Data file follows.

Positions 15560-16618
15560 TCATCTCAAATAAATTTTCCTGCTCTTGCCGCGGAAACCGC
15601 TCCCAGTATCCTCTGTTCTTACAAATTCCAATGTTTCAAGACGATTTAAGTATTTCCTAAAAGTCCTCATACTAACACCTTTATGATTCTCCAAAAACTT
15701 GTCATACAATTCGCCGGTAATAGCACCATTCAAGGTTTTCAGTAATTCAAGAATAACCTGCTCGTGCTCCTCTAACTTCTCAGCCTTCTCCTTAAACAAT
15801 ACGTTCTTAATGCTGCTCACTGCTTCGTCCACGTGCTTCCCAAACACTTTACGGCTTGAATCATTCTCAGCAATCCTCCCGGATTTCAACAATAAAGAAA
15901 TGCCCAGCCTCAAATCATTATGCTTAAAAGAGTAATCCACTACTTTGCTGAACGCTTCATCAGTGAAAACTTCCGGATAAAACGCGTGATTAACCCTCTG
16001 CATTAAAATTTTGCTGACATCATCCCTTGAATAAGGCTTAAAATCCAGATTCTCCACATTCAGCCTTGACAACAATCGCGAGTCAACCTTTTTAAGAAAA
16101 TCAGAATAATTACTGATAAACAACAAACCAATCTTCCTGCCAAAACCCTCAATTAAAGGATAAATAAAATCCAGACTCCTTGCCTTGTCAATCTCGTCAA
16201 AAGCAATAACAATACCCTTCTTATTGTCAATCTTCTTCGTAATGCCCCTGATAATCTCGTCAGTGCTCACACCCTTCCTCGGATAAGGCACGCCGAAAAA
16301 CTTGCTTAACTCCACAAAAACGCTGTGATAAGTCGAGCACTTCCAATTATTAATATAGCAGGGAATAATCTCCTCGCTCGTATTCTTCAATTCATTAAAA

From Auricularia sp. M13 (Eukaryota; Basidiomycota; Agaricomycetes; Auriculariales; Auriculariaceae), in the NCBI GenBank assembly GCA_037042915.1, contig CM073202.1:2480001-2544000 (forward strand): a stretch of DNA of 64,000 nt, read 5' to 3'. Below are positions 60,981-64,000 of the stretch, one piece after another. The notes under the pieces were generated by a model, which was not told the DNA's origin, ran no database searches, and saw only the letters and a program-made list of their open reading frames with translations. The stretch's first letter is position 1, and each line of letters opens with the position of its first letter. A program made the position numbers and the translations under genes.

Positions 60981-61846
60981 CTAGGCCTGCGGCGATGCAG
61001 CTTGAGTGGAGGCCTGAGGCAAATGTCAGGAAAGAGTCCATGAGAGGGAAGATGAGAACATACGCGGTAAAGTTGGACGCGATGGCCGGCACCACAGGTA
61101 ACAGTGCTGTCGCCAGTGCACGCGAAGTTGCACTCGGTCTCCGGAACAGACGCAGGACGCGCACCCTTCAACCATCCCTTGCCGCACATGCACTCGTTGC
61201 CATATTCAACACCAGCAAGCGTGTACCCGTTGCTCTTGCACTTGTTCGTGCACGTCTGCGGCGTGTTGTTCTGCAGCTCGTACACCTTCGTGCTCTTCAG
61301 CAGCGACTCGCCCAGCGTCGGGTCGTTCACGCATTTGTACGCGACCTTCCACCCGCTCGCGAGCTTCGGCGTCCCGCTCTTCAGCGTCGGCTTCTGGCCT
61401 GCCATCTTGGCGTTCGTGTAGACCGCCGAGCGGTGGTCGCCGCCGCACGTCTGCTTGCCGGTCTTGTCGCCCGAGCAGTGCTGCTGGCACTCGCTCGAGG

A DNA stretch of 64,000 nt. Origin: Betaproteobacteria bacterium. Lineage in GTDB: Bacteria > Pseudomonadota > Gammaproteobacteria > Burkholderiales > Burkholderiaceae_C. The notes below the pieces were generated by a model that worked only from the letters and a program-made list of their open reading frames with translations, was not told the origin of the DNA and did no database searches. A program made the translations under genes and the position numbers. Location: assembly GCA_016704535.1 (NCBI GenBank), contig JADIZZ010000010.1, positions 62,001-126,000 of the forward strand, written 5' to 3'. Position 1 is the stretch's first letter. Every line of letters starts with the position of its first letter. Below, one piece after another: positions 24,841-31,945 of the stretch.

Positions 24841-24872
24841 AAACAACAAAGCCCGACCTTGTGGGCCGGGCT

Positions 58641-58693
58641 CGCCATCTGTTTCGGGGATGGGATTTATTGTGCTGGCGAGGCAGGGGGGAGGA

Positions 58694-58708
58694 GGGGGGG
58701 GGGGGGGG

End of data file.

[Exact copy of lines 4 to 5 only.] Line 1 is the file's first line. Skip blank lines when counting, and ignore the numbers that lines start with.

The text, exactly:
15701 GTCATACAATTCGCCGGTAATAGCACCATTCAAGGTTTTCAGTAATTCAAGAATAACCTGCTCGTGCTCCTCTAACTTCTCAGCCTTCTCCTTAAACAAT
15801 ACGTTCTTAATGCTGCTCACTGCTTCGTCCACGTGCTTCCCAAACACTTTACGGCTTGAATCATTCTCAGCAATCCTCCCGGATTTCAACAATAAAGAAA